In February 1966 Radio Caroline's management company, Planet Productions Ltd. acquired the services (and financial investment capital) of a new full time working director, Philip Soloman, who had previously worked for Decca Records and had been an agent and concert promoter, mainly for Irish groups, including The Batchelors.
One of Soloman's early initiatives was to launch a record label -
However, the plans did not go ahead quite as envisaged -
However, in an argument over ownership of the obsolete transmitter Radio City was put off the air by a boarding party in June 1966 and Reg Calvert made threats of violence at a meeting with Project Atlanta and Radio London. In a subsequent incident Reg Calvert was shot dead by Major Oliver Smedley. (See Radio City for the full story).
In the light of this series of events the government felt forced to take some action and the Bill to outlaw offshore broadcasting stations -
The initial reactions from the offshore stations to the Bill were defiant, containing general expressions of determination to fight its introduction and continue broadcasting.
Radio Caroline condemned the Bill as "spiteful, unimaginative and a negation of basic freedom that seeks to put an outright ban on the enjoyment of 25 million regular listeners to offshore radio, without submitting any alternative proposals for satisfying the legitimate demand." At the same time the station engaged a public relations company to help it fight the legislation when Parliament reassembled in the autumn.
Meanwhile, Radio Caroline, having distanced itself from the Radio City affair by issuing a press release stating that all connections with Project Atlanta and Major Oliver Smedley had been severed in back in 1965, continued to consolidate and improve its own programme format, particularly on Caroline South.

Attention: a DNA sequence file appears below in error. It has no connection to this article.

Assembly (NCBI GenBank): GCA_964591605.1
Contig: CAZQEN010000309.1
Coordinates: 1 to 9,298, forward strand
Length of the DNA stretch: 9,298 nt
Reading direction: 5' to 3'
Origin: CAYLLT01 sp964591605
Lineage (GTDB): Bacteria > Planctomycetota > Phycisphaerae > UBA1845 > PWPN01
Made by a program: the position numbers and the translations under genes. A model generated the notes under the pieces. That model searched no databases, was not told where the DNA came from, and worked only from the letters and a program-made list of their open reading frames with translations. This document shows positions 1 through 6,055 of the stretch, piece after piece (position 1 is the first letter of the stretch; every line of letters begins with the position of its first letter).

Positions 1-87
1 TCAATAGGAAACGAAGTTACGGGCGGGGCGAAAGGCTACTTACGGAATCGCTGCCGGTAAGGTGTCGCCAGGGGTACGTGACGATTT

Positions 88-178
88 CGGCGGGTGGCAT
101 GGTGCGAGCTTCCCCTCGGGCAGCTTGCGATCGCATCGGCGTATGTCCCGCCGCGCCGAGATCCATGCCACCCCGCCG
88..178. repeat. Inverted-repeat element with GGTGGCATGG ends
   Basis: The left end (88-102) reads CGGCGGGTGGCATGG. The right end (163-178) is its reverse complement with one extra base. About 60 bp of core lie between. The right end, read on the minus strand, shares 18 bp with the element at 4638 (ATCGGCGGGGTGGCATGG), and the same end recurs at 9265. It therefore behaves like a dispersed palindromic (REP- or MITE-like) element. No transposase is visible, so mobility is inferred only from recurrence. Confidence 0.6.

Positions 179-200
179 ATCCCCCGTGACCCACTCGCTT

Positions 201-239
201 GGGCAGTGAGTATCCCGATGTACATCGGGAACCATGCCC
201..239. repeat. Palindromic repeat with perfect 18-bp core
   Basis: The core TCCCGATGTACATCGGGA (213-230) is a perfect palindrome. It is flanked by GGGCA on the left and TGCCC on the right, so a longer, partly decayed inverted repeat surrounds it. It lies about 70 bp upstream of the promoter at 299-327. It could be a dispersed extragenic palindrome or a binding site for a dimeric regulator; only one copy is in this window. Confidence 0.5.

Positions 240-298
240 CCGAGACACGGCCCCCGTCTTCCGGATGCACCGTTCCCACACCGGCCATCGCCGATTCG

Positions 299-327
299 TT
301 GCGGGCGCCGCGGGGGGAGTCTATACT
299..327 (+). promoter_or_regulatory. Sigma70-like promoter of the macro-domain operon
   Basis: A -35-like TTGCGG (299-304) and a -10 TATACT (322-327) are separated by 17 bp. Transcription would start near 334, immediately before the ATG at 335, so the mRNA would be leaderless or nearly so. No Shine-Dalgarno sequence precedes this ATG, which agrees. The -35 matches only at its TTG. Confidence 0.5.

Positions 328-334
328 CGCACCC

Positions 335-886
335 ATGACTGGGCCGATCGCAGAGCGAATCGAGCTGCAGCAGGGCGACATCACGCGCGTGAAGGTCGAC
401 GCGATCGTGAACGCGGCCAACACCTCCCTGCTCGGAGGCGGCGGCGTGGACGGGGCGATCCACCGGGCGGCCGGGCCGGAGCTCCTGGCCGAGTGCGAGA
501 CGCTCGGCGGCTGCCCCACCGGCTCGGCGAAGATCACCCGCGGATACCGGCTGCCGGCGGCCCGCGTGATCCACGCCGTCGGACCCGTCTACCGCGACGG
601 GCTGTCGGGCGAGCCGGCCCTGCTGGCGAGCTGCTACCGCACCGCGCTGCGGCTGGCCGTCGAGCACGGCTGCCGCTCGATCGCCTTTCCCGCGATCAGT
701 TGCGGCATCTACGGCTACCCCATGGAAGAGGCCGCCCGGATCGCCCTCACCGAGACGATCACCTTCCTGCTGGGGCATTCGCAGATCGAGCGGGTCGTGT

Following the refurbishment of the Mi Amigo, the introduction of a new wavelength (259m) and a more powerful transmitter in May 1966 the output from Caroline South improved enormously under the guidance of a new Programme Director, Tom Lodge, who had brought down from the North ship by Ronan O'Rahilly. Tom Lodge recruited a new team of DJs and he introduced the same style to the South ship which had proved so successful already on Caroline North. As a result Caroline South started to sound a far more interesting radio station and more in touch with its audience's musical demands than had previously been the case.
Despite all these programming adjustments one big weakness still remained -
In August 1966 Ronan O'Rahilly engaged two consultants to revamp the Caroline Sales organisation and generate more advertising income for the station. Terry Bate and Alan Slaight (who had both worked very successfully in Canadian commercial radio) were charged with the task of selling airtime, creating commercial opportunities, promoting in-
One of the consultant's first objectives was to cut overheads and costs by drastically reducing the size of the Sales Department at Caroline House, while at the same time managing to achieve a larger volume of airtime sales. Bate was also credited with the introduction of one of the most successful sponsorship deals ever achieved by an offshore radio station -
Click on picture to enlarge
Radio Caroline Press Release following the shooting of Reg Calvert, June 1966
Click to enlarge
Caroline Cash Casino with Bill Hearne
1st July 1967
25th February 1966
At the beginning of 1967, I changed my work schedule; week-
This was my schedule for the rest of 1967, until 15th August.
Some weeks I never left this two square block area of Mayfair. Other weeks I travelled further afield and went out to the ships, usually flying myself in my own aircraft to the Isle of Man, the base for Radio Caroline North.
Ship and Location
Don’t forget to visit the Caroline Cash Casino Exhibition in the Special Exhibitions Gallery on the Ground Floor !